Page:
(TCPL 201)
16:00 - 16:30 Antoine Spicher: Interaction-based programming: A review of MGS
The modeling and simulation of morphogenetic phenomena require to take into account the coupling between the processes that take place in a space and the modification of that space due to those processes, leading to a chicken-and-egg problem. To address this issue, we proposed to consider a growing structure as the byproduct of a multitude of interactions between its constitutive elements. An interaction-based model of computation relying on spatial relationships has then been developed leading to an original style of programming implemented in the MGS programming language. Contributions of MGS include a generic programming mechanism that captures most of the unconventional computing models by simply varying the underlying structure of interactions. I will introduce the interaction-based way of programming and review some current works taking roots in the fertile ground of MGS.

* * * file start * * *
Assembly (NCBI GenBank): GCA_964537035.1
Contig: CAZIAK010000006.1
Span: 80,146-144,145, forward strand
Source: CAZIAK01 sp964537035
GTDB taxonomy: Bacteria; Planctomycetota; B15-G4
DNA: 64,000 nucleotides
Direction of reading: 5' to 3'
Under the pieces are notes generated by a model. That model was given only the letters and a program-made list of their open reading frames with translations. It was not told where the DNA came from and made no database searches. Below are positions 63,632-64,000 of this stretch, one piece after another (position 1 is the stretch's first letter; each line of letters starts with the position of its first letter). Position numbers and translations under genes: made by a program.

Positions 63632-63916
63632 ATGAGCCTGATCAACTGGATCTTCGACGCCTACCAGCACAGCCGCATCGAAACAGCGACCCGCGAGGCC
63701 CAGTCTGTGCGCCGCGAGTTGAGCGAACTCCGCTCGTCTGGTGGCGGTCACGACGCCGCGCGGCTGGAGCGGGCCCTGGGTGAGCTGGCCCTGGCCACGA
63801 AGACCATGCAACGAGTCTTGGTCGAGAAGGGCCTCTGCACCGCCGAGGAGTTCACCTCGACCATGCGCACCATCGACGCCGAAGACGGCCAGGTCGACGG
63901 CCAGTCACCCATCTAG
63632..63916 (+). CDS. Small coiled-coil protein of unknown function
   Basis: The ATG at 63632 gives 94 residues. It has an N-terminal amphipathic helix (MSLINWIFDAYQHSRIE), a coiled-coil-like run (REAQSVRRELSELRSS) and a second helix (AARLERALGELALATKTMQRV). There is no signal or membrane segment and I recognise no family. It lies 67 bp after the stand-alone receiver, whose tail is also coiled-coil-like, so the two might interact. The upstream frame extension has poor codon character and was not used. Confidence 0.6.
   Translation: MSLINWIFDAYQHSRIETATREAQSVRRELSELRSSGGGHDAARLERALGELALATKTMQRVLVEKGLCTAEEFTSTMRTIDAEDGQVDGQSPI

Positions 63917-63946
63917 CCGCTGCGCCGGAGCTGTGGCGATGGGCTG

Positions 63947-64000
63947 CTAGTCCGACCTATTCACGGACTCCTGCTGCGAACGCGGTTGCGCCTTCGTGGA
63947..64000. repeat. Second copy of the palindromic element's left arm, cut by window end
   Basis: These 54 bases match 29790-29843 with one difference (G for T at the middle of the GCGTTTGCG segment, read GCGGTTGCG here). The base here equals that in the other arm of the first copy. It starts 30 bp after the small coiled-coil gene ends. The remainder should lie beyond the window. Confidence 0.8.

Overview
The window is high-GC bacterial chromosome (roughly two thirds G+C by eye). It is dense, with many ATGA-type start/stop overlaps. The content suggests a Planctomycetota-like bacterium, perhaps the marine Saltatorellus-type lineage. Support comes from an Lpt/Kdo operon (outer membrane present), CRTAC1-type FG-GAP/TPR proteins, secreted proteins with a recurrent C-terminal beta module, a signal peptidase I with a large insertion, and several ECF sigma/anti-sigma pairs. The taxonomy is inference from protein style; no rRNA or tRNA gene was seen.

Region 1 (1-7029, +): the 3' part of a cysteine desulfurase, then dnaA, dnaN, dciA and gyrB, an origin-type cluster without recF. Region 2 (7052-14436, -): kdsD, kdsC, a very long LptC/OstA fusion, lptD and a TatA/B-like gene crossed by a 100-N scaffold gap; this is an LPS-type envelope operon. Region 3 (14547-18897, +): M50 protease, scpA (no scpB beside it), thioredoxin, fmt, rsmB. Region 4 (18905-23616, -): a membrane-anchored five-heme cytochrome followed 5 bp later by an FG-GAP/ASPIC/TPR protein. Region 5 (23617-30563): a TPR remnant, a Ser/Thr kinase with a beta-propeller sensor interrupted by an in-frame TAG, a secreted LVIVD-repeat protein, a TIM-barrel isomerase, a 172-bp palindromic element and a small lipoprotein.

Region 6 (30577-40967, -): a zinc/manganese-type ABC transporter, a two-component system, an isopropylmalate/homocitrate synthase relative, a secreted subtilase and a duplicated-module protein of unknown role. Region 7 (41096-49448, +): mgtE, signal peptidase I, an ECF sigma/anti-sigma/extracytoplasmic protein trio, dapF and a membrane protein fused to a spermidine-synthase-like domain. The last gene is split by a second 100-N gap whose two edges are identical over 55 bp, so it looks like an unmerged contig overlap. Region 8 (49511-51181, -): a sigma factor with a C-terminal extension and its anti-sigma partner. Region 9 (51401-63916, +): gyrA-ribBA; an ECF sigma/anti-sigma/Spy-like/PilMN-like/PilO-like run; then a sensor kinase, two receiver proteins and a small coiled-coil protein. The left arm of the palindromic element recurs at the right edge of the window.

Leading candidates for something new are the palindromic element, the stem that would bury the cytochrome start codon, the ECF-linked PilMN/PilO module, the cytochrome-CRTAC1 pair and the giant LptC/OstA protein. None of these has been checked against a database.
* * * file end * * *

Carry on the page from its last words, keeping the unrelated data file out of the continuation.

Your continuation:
(TCPL 201)
16:30 - 17:00 Brendan Lane: Modelling development with cell complexes in one, two, and three dimensions
A wide variety of modeling problems can be approached by dividing the problem into a spatial arrangement of discrete components which communicate with one another. Modeling multicellular development fits this framework well; a tissue is composed of discrete cells which communicate by methods such as hormonal signaling or mechanosensing. One of the chief challenges in modeling development is that the number and arrangement of components changes, as cells grow and divide. By choosing the right underlying structural representation, however, the task of the modeler can be made easier. Representing a growing tissue with the mathematical formalism of the cell complex lets the modeler consider interactions locally and assign properties to entities of the right dimension. I describe a framework for developmental plant modeling based on cell complexes, and demonstrate models of development in one, two, and three dimensions.